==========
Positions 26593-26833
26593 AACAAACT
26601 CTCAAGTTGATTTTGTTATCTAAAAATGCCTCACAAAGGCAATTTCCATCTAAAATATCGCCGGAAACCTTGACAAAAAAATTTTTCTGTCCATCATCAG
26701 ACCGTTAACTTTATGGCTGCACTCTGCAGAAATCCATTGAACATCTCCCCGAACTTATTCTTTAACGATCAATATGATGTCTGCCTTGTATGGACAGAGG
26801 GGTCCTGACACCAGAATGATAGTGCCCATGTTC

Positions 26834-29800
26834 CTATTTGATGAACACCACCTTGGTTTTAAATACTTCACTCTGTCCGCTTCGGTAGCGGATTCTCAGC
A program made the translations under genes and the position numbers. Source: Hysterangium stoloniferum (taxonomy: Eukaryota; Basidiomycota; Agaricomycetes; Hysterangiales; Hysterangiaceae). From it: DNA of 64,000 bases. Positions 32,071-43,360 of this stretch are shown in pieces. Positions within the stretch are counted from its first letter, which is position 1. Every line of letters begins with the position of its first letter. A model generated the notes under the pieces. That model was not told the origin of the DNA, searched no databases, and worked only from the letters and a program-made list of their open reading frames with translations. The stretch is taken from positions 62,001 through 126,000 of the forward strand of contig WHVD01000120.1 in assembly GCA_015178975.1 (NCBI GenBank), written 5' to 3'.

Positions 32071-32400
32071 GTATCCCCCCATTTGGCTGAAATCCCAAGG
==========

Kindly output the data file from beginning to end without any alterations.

Positions 26593-26833
26593 AACAAACT
26601 CTCAAGTTGATTTTGTTATCTAAAAATGCCTCACAAAGGCAATTTCCATCTAAAATATCGCCGGAAACCTTGACAAAAAAATTTTTCTGTCCATCATCAG
26701 ACCGTTAACTTTATGGCTGCACTCTGCAGAAATCCATTGAACATCTCCCCGAACTTATTCTTTAACGATCAATATGATGTCTGCCTTGTATGGACAGAGG
26801 GGTCCTGACACCAGAATGATAGTGCCCATGTTC

Positions 26834-29800
26834 CTATTTGATGAACACCACCTTGGTTTTAAATACTTCACTCTGTCCGCTTCGGTAGCGGATTCTCAGC
A program made the translations under genes and the position numbers. Source: Hysterangium stoloniferum (taxonomy: Eukaryota; Basidiomycota; Agaricomycetes; Hysterangiales; Hysterangiaceae). From it: DNA of 64,000 bases. Positions 32,071-43,360 of this stretch are shown in pieces. Positions within the stretch are counted from its first letter, which is position 1. Every line of letters begins with the position of its first letter. A model generated the notes under the pieces. That model was not told the origin of the DNA, searched no databases, and worked only from the letters and a program-made list of their open reading frames with translations. The stretch is taken from positions 62,001 through 126,000 of the forward strand of contig WHVD01000120.1 in assembly GCA_015178975.1 (NCBI GenBank), written 5' to 3'.

Positions 32071-32400
32071 GTATCCCCCCATTTGGCTGAAATCCCAAGG